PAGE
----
The war ended when people of good will on both sides came to their senses. The intent of the 1990 South of Market Plan was to encourage the development of a community that was pleasant and enjoyable to all those who lived, worked and played in SoMa. Old-time residents spoke up for some of the entertainment venues that had become permanent fixtures in their neighborhoods and club owners began to question why the neighbors should be treated like enemies.
There were many heroes.
On the nightclub side, Carl Hanken from the Endup and Ira Sandler from Club 1015 understood what it meant to be a part of the community. Ira worked with the SOMPAC redevelopment project and was a tireless proponent of affordable housing. Carlton Solle moved in upstairs from his bar Butter and bravely showed up at the residents association meetings to assert that he too was a resident. Pete Glikshtern, Stephanie, Nick Finn and others banded together to become the San Francisco Late Night Coalition and they spread the Good Neighbor Policy throughout the clubs. Terrance Alan has helped facilitate more mediation efforts than anyone else.
Among residents, we had Maddog, the tattoo artist, and although he repeatedly forswore any political agenda, his "why can't we all get along" attitude was as political as anyone's at the time. He still maintains the residents' website at www.somara.org. Clyde Wildes, the founder of the Raising Colors contingent that festoons Market Street with rainbow flags every June, defended everyone's right to have a good time. Tom Whiting made friends with the Brainwash crowd. Brian Wallace, once upon a time a loftdweller, embraced the diversity of SoMa. Pearl Ong built trust because she too loved to dance.
So the clubs are stirred up again by the possibility of more housing being built on 11th Street. I'm sensitive to the impact their new neighbors might have. The project sponsor recently presented a new option that dramatically increases the commercial space on the ground floor. A 38 foot section would feature a 19 foot high ceiling and the remainder would have 11 foot ceilings. That provides an excellent opportunity to put in a use that's compatible with the neighboring nighttime entertainment activities. The residential mix has been changed as well, with smaller units facing the 11th Street side. I hope local residents and nightclub interests can continue approaching this as a community concern.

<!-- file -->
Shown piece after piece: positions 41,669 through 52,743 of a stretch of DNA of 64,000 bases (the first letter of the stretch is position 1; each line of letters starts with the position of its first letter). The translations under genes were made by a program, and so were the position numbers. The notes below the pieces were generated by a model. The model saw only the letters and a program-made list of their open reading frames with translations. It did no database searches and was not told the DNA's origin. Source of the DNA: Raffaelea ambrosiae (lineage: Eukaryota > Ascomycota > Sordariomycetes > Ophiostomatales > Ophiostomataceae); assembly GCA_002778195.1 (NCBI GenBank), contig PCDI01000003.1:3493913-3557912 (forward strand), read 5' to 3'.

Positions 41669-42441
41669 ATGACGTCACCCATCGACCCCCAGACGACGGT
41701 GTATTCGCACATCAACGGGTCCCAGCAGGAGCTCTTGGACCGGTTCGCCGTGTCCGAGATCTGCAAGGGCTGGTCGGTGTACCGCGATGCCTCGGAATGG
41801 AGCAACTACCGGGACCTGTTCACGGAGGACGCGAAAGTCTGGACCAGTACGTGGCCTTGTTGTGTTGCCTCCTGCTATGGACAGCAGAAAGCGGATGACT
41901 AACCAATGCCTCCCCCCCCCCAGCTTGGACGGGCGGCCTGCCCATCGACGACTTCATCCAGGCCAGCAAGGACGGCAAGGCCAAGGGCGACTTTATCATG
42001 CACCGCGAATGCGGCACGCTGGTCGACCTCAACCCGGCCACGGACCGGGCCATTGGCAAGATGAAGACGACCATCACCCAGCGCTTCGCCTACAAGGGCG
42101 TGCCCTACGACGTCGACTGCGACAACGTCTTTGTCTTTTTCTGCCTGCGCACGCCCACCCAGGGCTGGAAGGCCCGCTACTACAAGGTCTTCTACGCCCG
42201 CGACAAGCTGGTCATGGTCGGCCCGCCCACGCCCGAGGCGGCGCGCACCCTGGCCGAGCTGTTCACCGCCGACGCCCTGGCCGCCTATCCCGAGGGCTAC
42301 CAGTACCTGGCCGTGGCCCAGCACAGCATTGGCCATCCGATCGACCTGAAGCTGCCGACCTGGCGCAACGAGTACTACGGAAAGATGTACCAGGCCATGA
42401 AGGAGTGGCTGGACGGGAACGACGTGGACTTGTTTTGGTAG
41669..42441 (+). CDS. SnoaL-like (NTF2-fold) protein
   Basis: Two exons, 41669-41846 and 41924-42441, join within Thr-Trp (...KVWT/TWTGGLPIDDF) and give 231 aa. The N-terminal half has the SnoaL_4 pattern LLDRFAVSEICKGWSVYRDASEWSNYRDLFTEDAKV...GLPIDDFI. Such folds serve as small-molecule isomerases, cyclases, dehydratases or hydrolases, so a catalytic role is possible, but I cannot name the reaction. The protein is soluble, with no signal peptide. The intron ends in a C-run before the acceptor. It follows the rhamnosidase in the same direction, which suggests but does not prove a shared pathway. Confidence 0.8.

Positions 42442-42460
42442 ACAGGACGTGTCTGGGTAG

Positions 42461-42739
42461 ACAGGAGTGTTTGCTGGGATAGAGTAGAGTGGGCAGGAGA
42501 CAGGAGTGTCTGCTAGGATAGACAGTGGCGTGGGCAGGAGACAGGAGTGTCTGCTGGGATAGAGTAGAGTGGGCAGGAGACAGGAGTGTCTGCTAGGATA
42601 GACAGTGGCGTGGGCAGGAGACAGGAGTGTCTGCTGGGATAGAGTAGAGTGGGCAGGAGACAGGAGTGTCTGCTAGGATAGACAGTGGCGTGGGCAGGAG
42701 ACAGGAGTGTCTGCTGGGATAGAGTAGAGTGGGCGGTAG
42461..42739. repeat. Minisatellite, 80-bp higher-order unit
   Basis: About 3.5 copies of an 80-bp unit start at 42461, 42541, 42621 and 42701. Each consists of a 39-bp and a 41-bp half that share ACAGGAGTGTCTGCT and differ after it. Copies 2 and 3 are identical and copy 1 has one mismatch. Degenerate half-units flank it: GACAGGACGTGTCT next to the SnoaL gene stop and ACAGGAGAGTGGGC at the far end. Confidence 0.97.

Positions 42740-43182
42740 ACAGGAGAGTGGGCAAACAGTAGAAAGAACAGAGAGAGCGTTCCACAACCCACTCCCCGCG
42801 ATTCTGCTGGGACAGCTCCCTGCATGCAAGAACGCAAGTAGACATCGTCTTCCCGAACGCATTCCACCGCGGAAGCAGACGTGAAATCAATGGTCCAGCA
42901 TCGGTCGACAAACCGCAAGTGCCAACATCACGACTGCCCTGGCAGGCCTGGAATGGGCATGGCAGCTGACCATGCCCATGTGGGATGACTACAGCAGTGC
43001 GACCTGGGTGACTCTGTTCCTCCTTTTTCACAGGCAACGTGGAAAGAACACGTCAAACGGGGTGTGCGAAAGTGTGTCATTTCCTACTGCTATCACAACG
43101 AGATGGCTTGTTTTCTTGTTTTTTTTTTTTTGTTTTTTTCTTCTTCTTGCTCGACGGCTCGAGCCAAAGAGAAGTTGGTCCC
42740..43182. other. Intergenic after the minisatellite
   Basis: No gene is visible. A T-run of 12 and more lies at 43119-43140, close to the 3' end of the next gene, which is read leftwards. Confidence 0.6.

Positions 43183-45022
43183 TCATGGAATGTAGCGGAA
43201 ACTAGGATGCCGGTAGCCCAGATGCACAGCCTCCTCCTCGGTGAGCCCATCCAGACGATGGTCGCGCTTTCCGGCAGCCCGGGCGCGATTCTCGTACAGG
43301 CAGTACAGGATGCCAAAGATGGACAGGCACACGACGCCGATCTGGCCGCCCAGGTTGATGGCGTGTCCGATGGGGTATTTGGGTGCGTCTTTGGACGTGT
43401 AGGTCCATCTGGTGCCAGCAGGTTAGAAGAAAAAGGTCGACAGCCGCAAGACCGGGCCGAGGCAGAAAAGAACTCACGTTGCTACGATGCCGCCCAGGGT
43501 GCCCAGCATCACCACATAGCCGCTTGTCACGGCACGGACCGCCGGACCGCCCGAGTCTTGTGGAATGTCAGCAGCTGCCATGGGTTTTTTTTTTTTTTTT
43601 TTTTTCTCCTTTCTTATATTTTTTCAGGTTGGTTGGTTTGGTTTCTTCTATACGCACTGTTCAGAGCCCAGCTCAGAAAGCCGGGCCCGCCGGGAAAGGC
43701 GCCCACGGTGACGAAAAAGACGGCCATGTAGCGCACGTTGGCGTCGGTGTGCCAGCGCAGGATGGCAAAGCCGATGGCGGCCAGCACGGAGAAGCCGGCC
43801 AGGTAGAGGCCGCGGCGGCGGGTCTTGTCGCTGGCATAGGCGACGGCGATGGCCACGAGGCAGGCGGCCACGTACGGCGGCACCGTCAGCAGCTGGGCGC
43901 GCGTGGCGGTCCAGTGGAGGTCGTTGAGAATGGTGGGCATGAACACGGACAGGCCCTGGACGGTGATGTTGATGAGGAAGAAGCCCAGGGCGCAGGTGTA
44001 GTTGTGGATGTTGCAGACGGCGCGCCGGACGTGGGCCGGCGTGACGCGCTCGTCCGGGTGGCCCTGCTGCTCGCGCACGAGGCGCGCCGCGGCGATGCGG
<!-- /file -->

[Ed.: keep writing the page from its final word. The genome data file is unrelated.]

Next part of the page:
But I'm beginning to hear that nonsense about the zoning having been a mistake (it was a very intentional reaction at that time) and how this was always supposed to be an entertainment zone (there has never been community support for such a notion). SoMa has just begun a new community planning process. The decisions that were made in 1990 are back on the table. Once again, everyone is invited to be part of the process and if we approach this as a community, not as enemies, the entertainment industry has much to gain.
As a commissioner on the city's Entertainment Commission, I often walk around the clubs late at night and occasionally see things I'd rather not acknowledge. But "don't screw up the fun," I mutter, and I walk home. I guess my message to the clubs is, "Don't screw this up either."
Because, like it or not, the concentration of entertainment venues has become one more thing that makes South of Market special. The strength of this community is the mutual respect shown for all of its constituents. Together we can face the challenges of new developments in the vicinity of nightclubs. It is not necessary to pit neighbors against nightclubs again.
Jim Meko is a South of Market activist, currently serving as chair of both the SoMa Leadership Council and the Western SoMa Citizens Planning Task Force and is a member of San Francisco's Entertainment Commission. Here at the Bulldog, of course, he's expressing his own personal opinions. He can be reached at email@example.com.